Have you driven a Ford lately? One that has over 600 horsepower, looks like a Le Mans racer and will come with a cool $300,000 sticker?
This is the new Ford GT, the undisputed star of the recent Detroit auto show, and a “Size 10” gauntlet thrown down to the likes of Porsche, Ferrari, McLaren and any other maker of 200mph supercars.
And it isn’t some pie-in-the-sky dream car built to wow the auto show crowds. Ford will put the GT into limited production towards the end next year to mark the fiftieth anniversary of the Blue Oval’s legendary 1-2-3 victory with its GT40 racer at the 1966 Le Mans 24-hour race in France.
Talking of Le Mans, rumors are swirling that Ford will use this new GT to go back into endurance racing, kicking off with an appearance at this June’s Le Mans 24-hour race to commemorate that fiftieth anniversary.
But see this new road-going GT in the flesh, and photos simply don’t do justice to the jaw-dropping magnificence of this asphalt-hugging projectile.
While the last GT that Ford built – between 2004 and 2009 – was basically homage of the original ’60s GT40, this new GT is a true modern-day supercar in its own right.
Just tap the bodyshell. That dull ring is the sound of super-stiff yet super-lightweight carbon fiber. The entire body and chassis are built from this mega-expensive material.
And whereas the previous GT came with a honking V8 mounted behind the driver, this new version features a race-bred 3.5-liter twin-turbo EcoBoost V6 sitting in the back mated to a seven-speed dual clutch transmission.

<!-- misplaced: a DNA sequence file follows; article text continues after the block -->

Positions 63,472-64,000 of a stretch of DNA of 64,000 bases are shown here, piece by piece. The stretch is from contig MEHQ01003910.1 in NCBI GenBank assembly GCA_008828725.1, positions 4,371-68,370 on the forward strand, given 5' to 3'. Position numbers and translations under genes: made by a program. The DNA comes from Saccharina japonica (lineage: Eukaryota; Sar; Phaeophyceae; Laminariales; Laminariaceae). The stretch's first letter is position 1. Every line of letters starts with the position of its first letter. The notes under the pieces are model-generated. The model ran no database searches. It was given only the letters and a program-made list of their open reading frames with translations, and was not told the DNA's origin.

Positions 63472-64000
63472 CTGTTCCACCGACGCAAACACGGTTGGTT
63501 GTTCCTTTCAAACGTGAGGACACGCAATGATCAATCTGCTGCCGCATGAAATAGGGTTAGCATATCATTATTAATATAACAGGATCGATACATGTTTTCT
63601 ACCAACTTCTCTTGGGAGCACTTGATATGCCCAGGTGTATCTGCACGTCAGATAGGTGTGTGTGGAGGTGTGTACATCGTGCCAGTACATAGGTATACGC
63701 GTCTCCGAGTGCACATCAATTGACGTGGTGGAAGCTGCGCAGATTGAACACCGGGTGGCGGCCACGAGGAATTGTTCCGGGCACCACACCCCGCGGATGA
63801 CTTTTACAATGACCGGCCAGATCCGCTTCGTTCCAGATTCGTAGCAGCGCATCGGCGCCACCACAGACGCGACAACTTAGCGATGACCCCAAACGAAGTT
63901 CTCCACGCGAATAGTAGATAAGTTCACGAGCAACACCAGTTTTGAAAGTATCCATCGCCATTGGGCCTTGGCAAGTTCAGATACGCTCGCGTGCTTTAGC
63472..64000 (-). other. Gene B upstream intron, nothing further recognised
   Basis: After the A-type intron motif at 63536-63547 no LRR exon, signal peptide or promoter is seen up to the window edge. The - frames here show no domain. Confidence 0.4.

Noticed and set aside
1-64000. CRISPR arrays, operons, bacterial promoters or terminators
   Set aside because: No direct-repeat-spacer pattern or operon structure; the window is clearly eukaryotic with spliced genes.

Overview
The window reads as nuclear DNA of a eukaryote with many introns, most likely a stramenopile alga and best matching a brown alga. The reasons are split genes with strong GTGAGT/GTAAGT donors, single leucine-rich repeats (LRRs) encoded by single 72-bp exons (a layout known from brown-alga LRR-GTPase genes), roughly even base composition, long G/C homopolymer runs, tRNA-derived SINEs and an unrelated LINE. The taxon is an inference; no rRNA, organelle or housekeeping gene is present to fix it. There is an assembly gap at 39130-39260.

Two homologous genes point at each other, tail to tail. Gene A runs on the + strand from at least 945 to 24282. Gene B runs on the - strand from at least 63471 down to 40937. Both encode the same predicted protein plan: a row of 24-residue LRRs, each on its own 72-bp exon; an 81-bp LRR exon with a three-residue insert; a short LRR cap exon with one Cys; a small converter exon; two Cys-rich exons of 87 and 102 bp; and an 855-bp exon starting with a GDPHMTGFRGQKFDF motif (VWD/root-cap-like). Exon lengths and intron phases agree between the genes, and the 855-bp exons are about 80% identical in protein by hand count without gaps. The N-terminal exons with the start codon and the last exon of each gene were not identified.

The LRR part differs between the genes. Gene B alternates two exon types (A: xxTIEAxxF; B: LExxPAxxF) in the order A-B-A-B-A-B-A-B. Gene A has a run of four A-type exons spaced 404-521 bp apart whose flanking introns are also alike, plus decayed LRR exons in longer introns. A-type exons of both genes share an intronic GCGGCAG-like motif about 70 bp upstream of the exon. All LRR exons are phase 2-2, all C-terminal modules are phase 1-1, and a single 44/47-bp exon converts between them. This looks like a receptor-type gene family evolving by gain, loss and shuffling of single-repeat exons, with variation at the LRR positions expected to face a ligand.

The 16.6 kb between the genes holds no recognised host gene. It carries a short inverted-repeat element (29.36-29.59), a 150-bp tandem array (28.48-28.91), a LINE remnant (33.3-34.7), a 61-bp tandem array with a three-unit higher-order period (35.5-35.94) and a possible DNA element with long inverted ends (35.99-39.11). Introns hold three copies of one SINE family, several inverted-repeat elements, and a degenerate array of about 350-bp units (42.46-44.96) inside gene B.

With Ford developing high-output EcoBoost four and six-cylinder engines for pretty much its entire model range, showcasing a big V8 in the GT would have been way too retro.
And no owner is going to complain about V6 power when the car cranks out a massive 600-horsepower, which, incidentally, is 50 more than the last V8-powered GT.
Right now, Ford execs are keeping pretty tight-lipped on many of the details of this new GT. Like the price. The current guesstimate is between $200,000 and $300,000 with the latter figure thought to be more likely.
But with production expected to total just a few hundred cars a year, exclusivity – and a healthy return on investment – is going to be a given.